Aid to the Church in Need (ACN) is sponsoring two new projects to assist Christians living in Syria.
The Secretary General of the United Nations says the UN “remains deeply concerned over the safety and protection of civilians and civilian infrastructure following continued reports of hostilities in north-west Syria over the last days, including airstrikes, shelling and the alleged use of barrel bombs.”
According to the UN, more than 30 civilians have been killed in the area of Idlib since 12 July.
The United Nations is urging “all parties to respect their obligations under International Humanitarian Law, to protect civilians and civilian infrastructure, and to exercise restraint.”
Aid for Syrian Christians
Meanwhile, Aid to the Church in Need has launched a new appeal to help Christians in Syria.
“In Syria, the war is not yet over, terrorism has still not been defeated, and our brothers and sisters need our help more than ever,” says Alessandro Monteduro, Director of the Italian branch of Aid to the Church in Need (CAN).
He was speaking at the launch of a new initiative by ACN to support two different projects to assist Syrian Christians.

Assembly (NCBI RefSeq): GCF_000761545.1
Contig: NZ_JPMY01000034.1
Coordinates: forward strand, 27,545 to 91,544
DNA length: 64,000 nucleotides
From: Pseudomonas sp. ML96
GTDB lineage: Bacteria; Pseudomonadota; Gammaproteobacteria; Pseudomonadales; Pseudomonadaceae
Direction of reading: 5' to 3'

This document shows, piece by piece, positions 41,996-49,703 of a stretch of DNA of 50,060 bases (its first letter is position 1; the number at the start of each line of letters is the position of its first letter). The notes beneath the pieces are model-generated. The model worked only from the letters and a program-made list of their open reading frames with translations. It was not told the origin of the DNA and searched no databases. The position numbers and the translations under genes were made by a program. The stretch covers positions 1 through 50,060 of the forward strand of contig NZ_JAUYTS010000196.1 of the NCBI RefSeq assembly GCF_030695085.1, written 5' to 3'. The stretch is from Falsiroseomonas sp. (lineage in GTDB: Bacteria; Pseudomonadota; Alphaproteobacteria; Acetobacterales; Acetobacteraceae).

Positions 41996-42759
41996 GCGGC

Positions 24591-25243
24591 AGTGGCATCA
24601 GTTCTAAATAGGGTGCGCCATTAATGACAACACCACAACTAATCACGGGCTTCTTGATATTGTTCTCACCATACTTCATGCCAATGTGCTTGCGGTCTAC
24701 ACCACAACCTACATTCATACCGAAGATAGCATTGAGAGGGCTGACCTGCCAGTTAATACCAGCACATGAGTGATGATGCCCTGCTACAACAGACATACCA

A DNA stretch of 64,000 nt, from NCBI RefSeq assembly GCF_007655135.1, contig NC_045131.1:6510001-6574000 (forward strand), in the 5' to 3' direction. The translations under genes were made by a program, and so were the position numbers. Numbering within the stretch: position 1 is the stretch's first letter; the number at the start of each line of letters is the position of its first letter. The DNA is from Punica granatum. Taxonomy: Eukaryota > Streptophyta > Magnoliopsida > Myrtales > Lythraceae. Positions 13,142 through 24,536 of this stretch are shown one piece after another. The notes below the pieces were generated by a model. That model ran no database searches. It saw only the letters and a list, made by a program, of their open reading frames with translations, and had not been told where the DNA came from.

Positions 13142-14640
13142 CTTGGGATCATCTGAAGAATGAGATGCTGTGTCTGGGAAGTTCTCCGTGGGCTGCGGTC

The first project is centred in Aleppo, where years of conflict have left deep wounds. Responding to a request from the Apostolic Vicar of the city, Bishop George Abou Khazen, CAN will distribute food packages to the poorest Christian families, as well as financial aid to help them acquire gas and heating oil.
In Damascus, the Greek-Melkite Patriarch Youssef Absi has asked for help to obtain medicine and home medical care for seriously ill Christians. In requesting aid, Project Manager Sister Joseph Marie Chanaa writes, “Without your benefactors we would not be able to carry out our mission.”
Keeping up “the light of hope”
From the beginning of the war in Syria in 2011 until the end of 2018, Aid to the Church in Need has donated more than thirty million euros to the local Churches, including approximately 8.6 million euros last year alone. In many areas where the security situation has improved, ACN and has already begun to support a plan for the reconstruction of churches and Christian homes.
Pope Francis, in his Urbi et Orbi message for Easter of this year, described the Syrian people as “victims of an ongoing conflict to which we risk becoming ever more resigned and even indifferent.” The benefactors of Aid to the Church in Need, says Monteduro, have never given up, and have always fought the “virus of indifference with concrete and generous solidarity.” “With these two projects,” he says, “we want to contribute, once again, to keeping up the light of hope in the country in which our brothers and sisters were called Christian for the first time.”
With thanks to Vatican News, where this article originally appeared.